The Paradox of Our Age

Discussion in 'General Philosophy' started by Kittamaru, Jan 21, 2018.

  1. Kittamaru Never cruel nor cowardly... Staff Member

    Messages:
    13,885
    Thought that this seemed as fitting now as ever. I've seen this attributed to multiple sources but it seems Bob Moorehead was the author. Wise words...

    The Paradox of Our Age
    Dr. Bob

    We have taller buildings but shorter tempers; wider freeways but narrower viewpoints; we spend more but have less; we buy more but enjoy it less; we have bigger houses and smaller families; more conveniences, yet less time; we have more degrees but less sense; more knowledge but less judgement; more experts, yet more problems; we have more gadgets but less satisfaction; more medicine, yet less wellness; we take more vitamins but see fewer results. We drink too much; smoke too much; spend too recklessly; laugh too little; drive too fast; get too angry quickly; stay up too late; get up too tired; read too seldom; watch TV too much and pray too seldom.

    We have multiplied our possessions, but reduced our values; we fly in faster planes to arrive there quicker, to do less and return sooner; we sign more contracts only to realize fewer profits; we talk too much; love too seldom and lie too often. We've learned how to make a living, but not a life; we've added years to life, not life to years. We've been all the way to the moon and back, but have trouble crossing the street to meet the new neighbor. We've conquered outer space, but not inner space; we've done larger things, but not better things; we've cleaned up the air, but polluted the soul; we've split the atom, but not our prejudice; we write more, but learn less; plan more, but accomplish less; we make faster planes, but longer lines; we learned to rush, but not to wait; we have more weapons, but less peace; higher incomes, but lower morals; more parties, but less fun; more food, but less appeasement; more acquaintances, but fewer friends; more effort, but less success. We build more computers to hold more information, to produce more copies than ever, but have less communication; drive smaller cars that have bigger problems; build larger factories that produce less. We've become long on quantity, but short on quality.

    These are the times of fast foods and slow digestion; tall men, but short character; steep in profits, but shallow relationships. These are times of world peace, but domestic warfare; more leisure and less fun; higher postage, but slower mail; more kinds of food, but less nutrition. These are days of two incomes, but more divorces; these are times of fancier houses, but broken homes. These are days of quick trips, disposable diapers, cartridge living, thow-away morality, one-night stands, overweight bodies and pills that do everything from cheer, to prevent, quiet or kill. It is a time when there is much in the show window and nothing in the stock room. Indeed, these are the times!
     
  2. Google AdSense Guest Advertisement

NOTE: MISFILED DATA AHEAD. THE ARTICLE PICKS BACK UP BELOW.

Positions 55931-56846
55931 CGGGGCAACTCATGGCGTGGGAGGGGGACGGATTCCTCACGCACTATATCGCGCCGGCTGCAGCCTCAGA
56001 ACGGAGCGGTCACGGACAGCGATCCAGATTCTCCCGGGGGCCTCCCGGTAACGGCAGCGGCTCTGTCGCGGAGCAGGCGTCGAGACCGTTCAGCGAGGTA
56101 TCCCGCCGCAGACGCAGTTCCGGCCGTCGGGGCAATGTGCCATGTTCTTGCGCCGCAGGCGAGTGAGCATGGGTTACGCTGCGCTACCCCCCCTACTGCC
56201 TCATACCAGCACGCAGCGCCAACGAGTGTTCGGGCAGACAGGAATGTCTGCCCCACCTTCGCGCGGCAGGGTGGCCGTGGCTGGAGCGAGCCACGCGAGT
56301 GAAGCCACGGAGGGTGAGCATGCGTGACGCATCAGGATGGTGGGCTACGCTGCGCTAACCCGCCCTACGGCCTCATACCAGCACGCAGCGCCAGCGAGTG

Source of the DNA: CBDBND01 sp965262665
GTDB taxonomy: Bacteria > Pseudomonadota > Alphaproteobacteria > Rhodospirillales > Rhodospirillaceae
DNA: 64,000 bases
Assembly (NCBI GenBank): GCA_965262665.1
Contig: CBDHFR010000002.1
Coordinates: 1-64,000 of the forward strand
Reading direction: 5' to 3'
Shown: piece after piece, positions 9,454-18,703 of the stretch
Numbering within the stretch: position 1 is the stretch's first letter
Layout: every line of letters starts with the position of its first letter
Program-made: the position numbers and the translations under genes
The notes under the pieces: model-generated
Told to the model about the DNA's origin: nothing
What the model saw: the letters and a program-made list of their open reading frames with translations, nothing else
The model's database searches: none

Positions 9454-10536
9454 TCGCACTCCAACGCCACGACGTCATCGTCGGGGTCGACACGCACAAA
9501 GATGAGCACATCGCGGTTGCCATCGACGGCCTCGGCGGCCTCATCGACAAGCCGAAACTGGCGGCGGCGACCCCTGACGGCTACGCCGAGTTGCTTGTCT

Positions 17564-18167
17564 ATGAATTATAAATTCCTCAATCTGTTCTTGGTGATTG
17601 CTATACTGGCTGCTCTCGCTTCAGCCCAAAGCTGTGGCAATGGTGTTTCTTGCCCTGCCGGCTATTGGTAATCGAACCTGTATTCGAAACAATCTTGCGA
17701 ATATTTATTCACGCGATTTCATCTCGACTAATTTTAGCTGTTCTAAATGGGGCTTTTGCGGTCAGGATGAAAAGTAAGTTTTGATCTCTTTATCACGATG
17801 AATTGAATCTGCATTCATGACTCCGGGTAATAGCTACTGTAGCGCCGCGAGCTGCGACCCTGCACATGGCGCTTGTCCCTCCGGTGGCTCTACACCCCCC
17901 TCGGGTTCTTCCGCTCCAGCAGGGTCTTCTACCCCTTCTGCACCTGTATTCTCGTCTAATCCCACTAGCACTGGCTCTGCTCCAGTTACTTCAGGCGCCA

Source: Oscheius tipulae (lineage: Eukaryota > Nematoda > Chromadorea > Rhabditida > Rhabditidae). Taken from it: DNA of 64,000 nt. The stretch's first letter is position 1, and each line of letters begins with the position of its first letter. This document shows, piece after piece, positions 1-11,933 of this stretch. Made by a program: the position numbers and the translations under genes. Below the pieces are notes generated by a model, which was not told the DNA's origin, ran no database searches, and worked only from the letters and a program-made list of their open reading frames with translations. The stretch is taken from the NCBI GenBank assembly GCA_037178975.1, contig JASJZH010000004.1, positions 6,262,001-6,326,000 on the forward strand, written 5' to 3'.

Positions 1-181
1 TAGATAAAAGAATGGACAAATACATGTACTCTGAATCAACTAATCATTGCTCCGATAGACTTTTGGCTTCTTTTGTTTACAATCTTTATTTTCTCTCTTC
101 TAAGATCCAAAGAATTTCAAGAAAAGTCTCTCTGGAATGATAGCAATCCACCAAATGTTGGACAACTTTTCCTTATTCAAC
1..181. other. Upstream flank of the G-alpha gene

to hide all adverts.
  3. Beer w/Straw Transcendental Ignorance! Valued Senior Member

    Messages:
    4,108
    Sounds like he's not a millennial.

    Can't really mount an argument since there is no clear thesis.
     
  4. Google AdSense Guest Advertisement



    to hide all adverts.
  5. Kittamaru Never cruel nor cowardly... Staff Member

    Messages:
    13,885
    Eh, I'm not sure if being a millennial or not should matter here - is there a particular part of it you disagree with by chance?
     
  6. Google AdSense Guest Advertisement



    to hide all adverts.
  7. Beer w/Straw Transcendental Ignorance! Valued Senior Member

    Messages:
    4,108
    The "no clear thesis" part.

    Please Register or Log in to view the hidden image!

     
  8. Kittamaru Never cruel nor cowardly... Staff Member

    Messages:
    13,885
    I would hazard the thesis is that we have gained the proverbial world, but lost our collective humanity in the process.
     
  9. Beer w/Straw Transcendental Ignorance! Valued Senior Member

    Messages:
    4,108
    Well, if this guy has a mental problem, repressing something that he can't come to grips with, dare into consciousness and put into words, that would impede introspection, and hence, ability to relate more fully to others.

    Also this old geezer pastor quit his religious job over sex allegations: http://www.christianitytoday.com/ct/1998/july13/8t8026.html

    Maybe Bob Moorehead is like Roy Moore saying how great America was during the time of slavery i.e. a racist, neurotic, religious child molester.

    Maybe his thesis would be "I want to have sex with children," but decided against directly putting that in words for some reason and is fully conscious of the fact that he is sexually aroused by young girls or something.

    If there's no thesis it's anybodies guess, even if it is a distasteful one.

    [EDIT]

    And yes, a pastor wooing a crowd so that he can get close to their children is not to be something unheard of. Also, it was a bad read i.e. no clear thesis.
     
    Last edited: Jan 21, 2018
  10. DaveC426913 Valued Senior Member

    Messages:
    9,219
    He sees the trees, not the forest.

    My criteria for a quantifiably and objectively better world**:

    1] We live longer.